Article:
Elizabeth Shulman: I’ve seen a group of people build activity boards. You take a giant board, and you bolt different little activities on it — putting a key in a lock, or threading bolts into nuts, things like that — and then take them to someone whose dementia is advanced to the point where they just like to keep busy with their hands. I’ve seen the same for sensory touch blankets where people will make a two-by-two-foot square of different materials — fuzzy, scratchy, etc. — and weave it into a quilt. It gives someone with dementia different tactile stimulations, which can be helpful for keeping them calm and doing something active with their hands.
Jessica Anschutz: That would be a wonderful way to engage congregations that have quilting ministries in providing support for persons with dementia.
Elizabeth Shulman: Another idea is a card ministry. So many loved ones can’t attend church anymore. Sending a card so they know that they’re not forgotten can be huge. It’s not difficult and there are people in churches with that skill.
Jessica Anschutz: I would even go so far as to say there are persons in care facilities that can make phone calls and send cards on behalf of a congregation. What a great way to engage people of all ages in that sort of activity. You could have a Sunday school class make cards that other people could then mail to folks. It could be intergenerational as far as the response goes. As we think about congregations that don’t yet have dementia care ministry, what words of wisdom would you offer to them as they seek to get started and embark upon such a ministry?
Elizabeth Shulman: I think initially just diving in online and looking for resources. There’s this great book called Finding Sanctuary in the Midst of Alzheimer’s. On my website, Elizabethshulman.com, I have devotions. I have a list of hundreds of needs that caregivers have shared.
I also encourage people to go to a dementia care unit. Maybe a Sunday school class could go on a field trip. They could go and visit a member who no longer comes to church and interact with people with dementia, because there’s still this stigma. People don’t know how to respond, so they think, “I can’t really say anything that would be beneficial.” Yet, you could go read a story, look at pictures of old cars, talk about war experiences, or just — baptism by fire — go in and surround yourself with people who have dementia. Check in with yourself and see how that feels. Chances are you would overcome some of your hang-ups with people with dementia if you exposed yourself to it or interacted with them. Doing that I think would be a great step.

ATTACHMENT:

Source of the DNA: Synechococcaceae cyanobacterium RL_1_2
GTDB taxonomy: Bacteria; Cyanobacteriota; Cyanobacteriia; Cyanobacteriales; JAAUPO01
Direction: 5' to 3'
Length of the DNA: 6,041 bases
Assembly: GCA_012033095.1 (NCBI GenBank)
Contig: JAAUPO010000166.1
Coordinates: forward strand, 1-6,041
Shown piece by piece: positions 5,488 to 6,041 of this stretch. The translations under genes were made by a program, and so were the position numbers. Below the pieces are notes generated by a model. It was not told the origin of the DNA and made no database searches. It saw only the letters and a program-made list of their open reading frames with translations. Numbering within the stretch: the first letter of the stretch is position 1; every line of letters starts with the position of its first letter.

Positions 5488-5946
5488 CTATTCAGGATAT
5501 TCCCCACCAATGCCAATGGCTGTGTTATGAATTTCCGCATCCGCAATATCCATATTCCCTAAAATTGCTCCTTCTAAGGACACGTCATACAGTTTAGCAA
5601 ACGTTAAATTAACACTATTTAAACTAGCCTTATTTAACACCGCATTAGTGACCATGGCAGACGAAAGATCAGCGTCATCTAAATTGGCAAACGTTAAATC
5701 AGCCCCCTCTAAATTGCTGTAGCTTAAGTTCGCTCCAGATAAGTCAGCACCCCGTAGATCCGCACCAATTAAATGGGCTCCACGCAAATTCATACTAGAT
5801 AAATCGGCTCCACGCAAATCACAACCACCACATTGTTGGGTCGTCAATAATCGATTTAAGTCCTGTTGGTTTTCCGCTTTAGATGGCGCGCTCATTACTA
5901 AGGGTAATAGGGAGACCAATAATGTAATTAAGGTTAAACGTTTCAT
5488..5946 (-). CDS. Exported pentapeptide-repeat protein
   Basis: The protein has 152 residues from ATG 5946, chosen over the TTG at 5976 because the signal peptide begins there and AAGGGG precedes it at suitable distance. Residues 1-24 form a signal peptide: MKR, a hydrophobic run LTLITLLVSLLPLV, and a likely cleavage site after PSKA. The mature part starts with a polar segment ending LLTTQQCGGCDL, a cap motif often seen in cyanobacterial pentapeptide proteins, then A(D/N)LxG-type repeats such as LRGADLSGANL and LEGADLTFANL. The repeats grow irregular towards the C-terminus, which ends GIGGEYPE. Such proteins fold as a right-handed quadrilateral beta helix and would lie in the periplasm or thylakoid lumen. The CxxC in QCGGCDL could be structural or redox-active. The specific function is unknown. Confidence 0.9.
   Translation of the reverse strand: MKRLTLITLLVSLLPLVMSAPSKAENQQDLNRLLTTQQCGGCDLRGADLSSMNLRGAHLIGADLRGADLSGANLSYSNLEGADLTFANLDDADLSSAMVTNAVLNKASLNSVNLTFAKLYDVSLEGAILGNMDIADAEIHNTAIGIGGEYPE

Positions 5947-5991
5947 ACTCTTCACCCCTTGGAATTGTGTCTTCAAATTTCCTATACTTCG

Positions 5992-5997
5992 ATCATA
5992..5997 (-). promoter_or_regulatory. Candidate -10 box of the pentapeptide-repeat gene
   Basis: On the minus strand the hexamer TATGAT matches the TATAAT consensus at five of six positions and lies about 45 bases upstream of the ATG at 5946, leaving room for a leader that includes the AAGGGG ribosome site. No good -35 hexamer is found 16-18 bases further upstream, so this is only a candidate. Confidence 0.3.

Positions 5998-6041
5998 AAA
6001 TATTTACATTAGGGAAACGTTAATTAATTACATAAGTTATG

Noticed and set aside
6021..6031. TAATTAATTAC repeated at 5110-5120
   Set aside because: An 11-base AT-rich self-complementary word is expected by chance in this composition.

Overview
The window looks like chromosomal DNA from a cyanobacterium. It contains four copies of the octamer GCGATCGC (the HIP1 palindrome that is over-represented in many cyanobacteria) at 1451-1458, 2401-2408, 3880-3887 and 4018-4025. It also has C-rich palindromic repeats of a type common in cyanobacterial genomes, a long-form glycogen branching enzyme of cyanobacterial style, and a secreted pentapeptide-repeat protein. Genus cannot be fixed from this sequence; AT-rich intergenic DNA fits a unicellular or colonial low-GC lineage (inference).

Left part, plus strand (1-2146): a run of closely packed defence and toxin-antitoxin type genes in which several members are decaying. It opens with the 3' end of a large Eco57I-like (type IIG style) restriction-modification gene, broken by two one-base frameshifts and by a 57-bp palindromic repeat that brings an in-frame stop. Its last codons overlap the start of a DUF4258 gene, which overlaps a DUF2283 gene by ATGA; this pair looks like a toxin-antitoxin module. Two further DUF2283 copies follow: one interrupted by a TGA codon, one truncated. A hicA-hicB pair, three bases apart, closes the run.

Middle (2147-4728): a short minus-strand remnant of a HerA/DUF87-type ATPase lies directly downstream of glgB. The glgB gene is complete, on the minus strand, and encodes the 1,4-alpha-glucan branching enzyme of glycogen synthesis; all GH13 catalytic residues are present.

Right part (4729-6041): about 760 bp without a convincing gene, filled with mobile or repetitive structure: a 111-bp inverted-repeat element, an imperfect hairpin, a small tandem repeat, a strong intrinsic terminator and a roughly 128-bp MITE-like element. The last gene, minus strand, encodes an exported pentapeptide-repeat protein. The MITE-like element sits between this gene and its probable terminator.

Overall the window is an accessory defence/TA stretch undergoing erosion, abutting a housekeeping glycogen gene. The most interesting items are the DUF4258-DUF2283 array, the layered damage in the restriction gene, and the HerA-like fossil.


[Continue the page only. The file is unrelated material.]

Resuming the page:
Jessica Anschutz: What words of advice do you have for those interactions? How should people respond?
Elizabeth Shulman: If you get a chance to talk to the family members first, ask, “What did your loved one used to do for a living? Do they have grandchildren?” Print pictures of old magazine advertisements or old cars. There are also lists online of questions to ask. People with dementia tend to lose their memory with regard to things that happened recently. Things that happened way long ago are still intact, so go back — “Who was your favorite teacher? Did you have a pet growing up? What was the first car you drove?” Questions like that can help engage.
Jessica Anschutz: Those are great entry points to conversations. As we think about caregivers, I know one thing that I have seen is that they are often exhausted. There is a tremendous need for self-care. From your experience as a caregiver, what advice do you have to offer to other caregivers?
Elizabeth Shulman: Well, take time for yourself. It’s like when you have a little child, you sleep when they sleep. Do something that you enjoy. I think a lot of times, it is difficult to find time. In real time you can practice reframing and looking at a situation differently. An example I use because it’s so prevalent is that caregivers often encounter repetitive questioning. “When’s mom picking me up?” “Well, your mom died 40 years ago.” Dementia care is not about setting people straight or being logical. It’s about offering assurance. So, “When is mom arriving?” “What do you remember about your mom?” “What car is she going to be driving?”